Over the past 20 years, interest has grown slowly but steadily in the work of Don Van Vliet, a seasoned artist sometimes known as the musical innovator Captain Beefheart.
NEW YORK—Over the past 20 years, interest has grown slowly but steadily in the work of Don Van Vliet, a seasoned artist sometimes known as the musical innovator Captain Beefheart.
“In the 1980s and ’90s a musician who made art was anathema to the system,” says Gordon VeneKlasen, a partner at Michael Werner Gallery, which has represented Van Vliet since 1983. “Now he’s right in the system.”
A sampling of Van Vliet’s paintings and drawings, dating from the early 1980s to the early 2000s, are on display at the Michael Werner and Anton Kern galleries, New York, from May 31-July 6 (both galleries are showing selections from that entire time period).
The prices for paintings—colorful, semi-abstract works—range from $25,000/120,000, while drawings are in the $3,000/4,000 range.
VeneKlasen says that Van Vliet has never found a consistent market, although many artists have been intrigued and inspired by his work. The Michael Werner Gallery took Van Vliet on, VeneKlasen explains, after East German artist A.R. Penck, also represented by the gallery, raved about his paintings. Collectors of Van Vliet are of all ages, the gallerist notes, but “there is new excitement in the younger generation to look at the paintings.”
Van Vliet, 67, was born in Glendale, Calif., and today lives in the desert in Northern California’s Humboldt County. As Captain Beefheart, his highest-charting album was 1975’s Bongo Fury (it peaked on the Billboard charts at No. 66), but his musical masterpiece is widely considered to be Trout Mask Replica, 1969.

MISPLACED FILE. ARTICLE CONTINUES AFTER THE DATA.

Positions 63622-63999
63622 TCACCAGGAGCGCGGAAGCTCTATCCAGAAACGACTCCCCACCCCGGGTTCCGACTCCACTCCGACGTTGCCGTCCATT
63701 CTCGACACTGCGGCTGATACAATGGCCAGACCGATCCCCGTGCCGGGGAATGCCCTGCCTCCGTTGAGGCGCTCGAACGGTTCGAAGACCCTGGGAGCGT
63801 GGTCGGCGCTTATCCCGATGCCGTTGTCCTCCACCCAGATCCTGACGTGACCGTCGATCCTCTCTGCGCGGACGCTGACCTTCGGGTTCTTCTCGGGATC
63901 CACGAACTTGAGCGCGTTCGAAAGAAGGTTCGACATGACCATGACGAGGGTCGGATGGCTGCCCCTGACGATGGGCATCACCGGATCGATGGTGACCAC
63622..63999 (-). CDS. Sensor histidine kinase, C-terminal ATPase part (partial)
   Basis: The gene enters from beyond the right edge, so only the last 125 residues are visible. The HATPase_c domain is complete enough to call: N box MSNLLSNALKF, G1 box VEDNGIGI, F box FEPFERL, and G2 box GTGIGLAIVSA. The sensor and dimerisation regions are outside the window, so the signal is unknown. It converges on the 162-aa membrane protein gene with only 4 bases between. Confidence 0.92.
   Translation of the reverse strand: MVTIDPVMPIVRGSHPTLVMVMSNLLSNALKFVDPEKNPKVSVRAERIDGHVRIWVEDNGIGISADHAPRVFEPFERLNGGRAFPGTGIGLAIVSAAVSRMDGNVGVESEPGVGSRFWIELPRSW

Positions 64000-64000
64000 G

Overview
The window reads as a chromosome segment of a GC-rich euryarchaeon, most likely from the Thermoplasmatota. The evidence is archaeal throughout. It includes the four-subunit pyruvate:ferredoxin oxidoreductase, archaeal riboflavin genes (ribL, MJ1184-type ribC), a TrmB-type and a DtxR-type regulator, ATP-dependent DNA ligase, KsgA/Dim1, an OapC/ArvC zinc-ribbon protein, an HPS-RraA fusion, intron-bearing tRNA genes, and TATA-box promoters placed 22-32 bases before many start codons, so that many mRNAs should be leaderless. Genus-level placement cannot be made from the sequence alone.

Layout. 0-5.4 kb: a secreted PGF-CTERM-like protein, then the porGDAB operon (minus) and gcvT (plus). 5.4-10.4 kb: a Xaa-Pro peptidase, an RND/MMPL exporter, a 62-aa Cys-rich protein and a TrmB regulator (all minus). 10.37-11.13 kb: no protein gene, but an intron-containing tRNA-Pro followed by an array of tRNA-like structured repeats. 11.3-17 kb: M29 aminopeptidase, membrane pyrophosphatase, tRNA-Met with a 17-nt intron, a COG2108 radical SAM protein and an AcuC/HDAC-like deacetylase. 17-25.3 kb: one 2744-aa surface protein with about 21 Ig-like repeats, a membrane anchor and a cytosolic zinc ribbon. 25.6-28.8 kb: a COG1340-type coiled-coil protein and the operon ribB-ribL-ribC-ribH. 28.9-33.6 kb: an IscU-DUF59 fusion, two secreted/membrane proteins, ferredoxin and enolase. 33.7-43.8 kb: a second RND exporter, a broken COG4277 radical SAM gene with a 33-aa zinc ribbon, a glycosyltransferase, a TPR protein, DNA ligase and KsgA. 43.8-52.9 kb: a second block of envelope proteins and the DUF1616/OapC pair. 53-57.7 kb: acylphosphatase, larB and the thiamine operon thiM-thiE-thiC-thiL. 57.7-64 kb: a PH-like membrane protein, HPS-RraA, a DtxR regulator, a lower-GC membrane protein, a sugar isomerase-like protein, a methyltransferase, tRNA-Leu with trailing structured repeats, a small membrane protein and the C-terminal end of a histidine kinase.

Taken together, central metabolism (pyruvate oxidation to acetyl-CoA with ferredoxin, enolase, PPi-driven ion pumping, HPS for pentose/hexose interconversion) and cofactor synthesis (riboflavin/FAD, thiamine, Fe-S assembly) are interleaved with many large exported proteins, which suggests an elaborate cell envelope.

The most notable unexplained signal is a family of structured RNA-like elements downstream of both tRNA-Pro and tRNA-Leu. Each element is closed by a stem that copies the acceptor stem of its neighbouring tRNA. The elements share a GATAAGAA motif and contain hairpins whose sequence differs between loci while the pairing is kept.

After the release of the album Ice Cream for Crow in 1982, Van Vliet gave up music to devote himself exclusively to art. British rocker P.J. Harvey, who befriended Van Vliet several years ago, wrote the preface to the catalogue for his current show.
Prices for Van Vliet’s paintings have risen steadily over the years, VeneKlasen reports, and the gallery sells his work on a regular basis. His last show at Michael Werner was in the summer
Eight of Van Vliet’s paintings came up at auction from 1989-2003, with estimates ranging from $800/20,000; only two found buyers (the highest auction price just topped $9,000).
VeneKlasen does not know of any museums that own Van Vliet’s work, but says he was part of a group exhibition at the Museum of Modern Art, New York, in 1982 and had a 1993-94 solo exhibition at the Museum Waldorf in Bielefeld, Germany, that also traveled to the Kunsthallen Brandts Klaedefabrik in Odense, Denmark, and England’s Brighton Museum and Art Gallery.